“Pumping Iron,” the film that helped make Arnold Schwarzenegger a household name, probably has more scenes of weightlifting than the new sports documentary “Lift Like a Girl,” now streaming as part of the Impact Series, but it doesn’t have the heart.
Director Mayye Zayed spent four years shooting this fly-on-the-wall documentary. It’s about weightlifting, but like all good sports movies, the sport isn’t the entire point. This is the story of the complex relationship between a coach and an athlete.
Captain Ramadan is the coach. A legend in Alexandria, Egypt he’s trained the country’s most famous weightlifters, his daughter Nahla Ramadan and Abeer Abdel Rahman, the first Arab woman to win two Olympic medals. We meet his latest protégé, Zebiba, when she is a determined fourteen-year-old, hoping to one day add her name to the list of Captain’s famous students. The film follows years of their relationship, as Captain pushes Zebiba to be the best and strongest, physically and mentally, she can be. “Prioritizing boys is outdated,” the Captain says. “Girls need to be as strong as a bull.”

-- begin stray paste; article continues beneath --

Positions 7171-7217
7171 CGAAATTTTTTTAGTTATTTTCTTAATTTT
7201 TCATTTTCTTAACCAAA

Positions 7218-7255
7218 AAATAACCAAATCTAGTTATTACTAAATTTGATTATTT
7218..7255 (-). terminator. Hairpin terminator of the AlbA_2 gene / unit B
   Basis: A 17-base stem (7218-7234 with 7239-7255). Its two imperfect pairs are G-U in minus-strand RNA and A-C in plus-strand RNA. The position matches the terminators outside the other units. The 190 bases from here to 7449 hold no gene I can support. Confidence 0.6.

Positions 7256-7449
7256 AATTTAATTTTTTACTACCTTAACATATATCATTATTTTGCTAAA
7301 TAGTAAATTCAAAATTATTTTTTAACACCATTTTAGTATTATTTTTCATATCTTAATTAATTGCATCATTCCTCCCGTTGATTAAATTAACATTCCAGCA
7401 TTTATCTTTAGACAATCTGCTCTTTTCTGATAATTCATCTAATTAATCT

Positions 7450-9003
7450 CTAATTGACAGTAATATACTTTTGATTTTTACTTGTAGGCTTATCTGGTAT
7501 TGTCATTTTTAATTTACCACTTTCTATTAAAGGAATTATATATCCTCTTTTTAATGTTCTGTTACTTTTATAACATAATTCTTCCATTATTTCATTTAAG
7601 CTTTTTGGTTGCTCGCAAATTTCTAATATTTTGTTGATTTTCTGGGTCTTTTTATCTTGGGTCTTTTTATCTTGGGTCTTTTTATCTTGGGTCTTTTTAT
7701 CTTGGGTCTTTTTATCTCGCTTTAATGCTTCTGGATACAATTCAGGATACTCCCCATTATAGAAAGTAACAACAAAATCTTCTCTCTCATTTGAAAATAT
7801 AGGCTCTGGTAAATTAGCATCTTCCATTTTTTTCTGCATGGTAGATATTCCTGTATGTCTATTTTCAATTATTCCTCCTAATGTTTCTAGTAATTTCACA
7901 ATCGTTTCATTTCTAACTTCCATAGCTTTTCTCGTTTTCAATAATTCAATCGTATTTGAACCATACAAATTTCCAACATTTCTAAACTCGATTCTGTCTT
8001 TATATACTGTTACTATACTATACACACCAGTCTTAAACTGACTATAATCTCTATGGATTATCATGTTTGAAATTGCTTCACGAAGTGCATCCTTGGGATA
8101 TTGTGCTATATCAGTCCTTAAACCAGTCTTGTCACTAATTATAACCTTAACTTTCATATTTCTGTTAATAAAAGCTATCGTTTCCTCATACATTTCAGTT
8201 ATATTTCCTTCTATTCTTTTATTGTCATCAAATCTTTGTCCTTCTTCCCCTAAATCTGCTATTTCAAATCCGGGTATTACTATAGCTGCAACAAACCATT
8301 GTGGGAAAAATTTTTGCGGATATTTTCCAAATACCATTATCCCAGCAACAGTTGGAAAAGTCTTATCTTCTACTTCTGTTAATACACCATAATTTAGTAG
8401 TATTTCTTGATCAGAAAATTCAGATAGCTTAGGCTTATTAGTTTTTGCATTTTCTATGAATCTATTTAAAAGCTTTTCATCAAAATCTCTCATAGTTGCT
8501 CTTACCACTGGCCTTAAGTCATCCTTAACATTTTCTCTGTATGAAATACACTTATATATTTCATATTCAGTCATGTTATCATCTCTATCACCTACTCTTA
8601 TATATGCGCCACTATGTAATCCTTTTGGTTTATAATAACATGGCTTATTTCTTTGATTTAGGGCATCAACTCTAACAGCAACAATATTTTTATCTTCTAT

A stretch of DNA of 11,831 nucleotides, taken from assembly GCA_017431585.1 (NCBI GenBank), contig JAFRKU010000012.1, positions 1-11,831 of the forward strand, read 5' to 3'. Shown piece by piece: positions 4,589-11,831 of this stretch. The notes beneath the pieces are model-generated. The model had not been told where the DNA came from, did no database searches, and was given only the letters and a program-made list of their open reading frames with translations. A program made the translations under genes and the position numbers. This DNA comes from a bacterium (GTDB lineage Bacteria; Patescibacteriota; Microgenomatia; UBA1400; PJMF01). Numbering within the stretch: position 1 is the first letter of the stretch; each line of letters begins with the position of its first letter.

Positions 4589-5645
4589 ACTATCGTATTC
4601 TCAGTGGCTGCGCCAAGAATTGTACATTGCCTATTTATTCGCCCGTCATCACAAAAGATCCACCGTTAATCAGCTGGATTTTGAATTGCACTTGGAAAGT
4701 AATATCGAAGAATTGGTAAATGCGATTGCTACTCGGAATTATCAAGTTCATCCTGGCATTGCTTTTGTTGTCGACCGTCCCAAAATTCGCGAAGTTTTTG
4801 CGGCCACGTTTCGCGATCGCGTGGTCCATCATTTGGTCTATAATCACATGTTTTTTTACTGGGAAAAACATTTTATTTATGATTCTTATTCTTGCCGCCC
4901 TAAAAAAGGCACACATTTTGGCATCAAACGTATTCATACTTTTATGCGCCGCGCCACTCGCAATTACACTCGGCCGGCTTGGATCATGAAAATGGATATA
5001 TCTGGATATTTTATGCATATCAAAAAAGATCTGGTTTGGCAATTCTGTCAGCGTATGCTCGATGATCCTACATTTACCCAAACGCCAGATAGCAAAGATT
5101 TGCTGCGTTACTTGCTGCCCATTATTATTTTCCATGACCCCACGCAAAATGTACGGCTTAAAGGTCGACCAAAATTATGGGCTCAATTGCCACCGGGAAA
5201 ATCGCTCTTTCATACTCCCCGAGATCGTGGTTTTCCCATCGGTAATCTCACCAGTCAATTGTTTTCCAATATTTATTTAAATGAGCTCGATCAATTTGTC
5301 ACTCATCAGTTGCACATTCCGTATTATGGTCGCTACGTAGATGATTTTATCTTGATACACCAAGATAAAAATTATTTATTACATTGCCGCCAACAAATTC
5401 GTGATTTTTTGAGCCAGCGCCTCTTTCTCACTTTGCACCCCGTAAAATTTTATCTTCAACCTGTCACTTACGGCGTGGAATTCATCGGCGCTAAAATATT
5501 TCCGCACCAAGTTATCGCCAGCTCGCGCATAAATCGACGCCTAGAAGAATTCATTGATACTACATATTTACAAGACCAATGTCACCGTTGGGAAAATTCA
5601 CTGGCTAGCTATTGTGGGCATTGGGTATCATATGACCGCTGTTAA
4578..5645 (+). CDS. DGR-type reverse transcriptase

“Lift Like a Girl” places the bond between athlete and trainer front and center. It is a push-and-pull relationship, intricate, often volatile, but always rooted in encouragement and tough love.
This is real life, not a Hollywood version of events, so Zebiba’s journey isn’t always an easy one. Wins and losses, physical and mental issues are present in equal measures to the against-all-odds inspiration provided by the story.
“Lift Like a Girl” is a sports documentary but Zayed deepens the story by weaving numerous threads throughout. Competition is there, but it happens against the backdrop of a changing Egypt and messages about the importance of mentors. Like the people it documents, it is dynamic and scrappy, but still wears its heart on its pumped-up sleeve.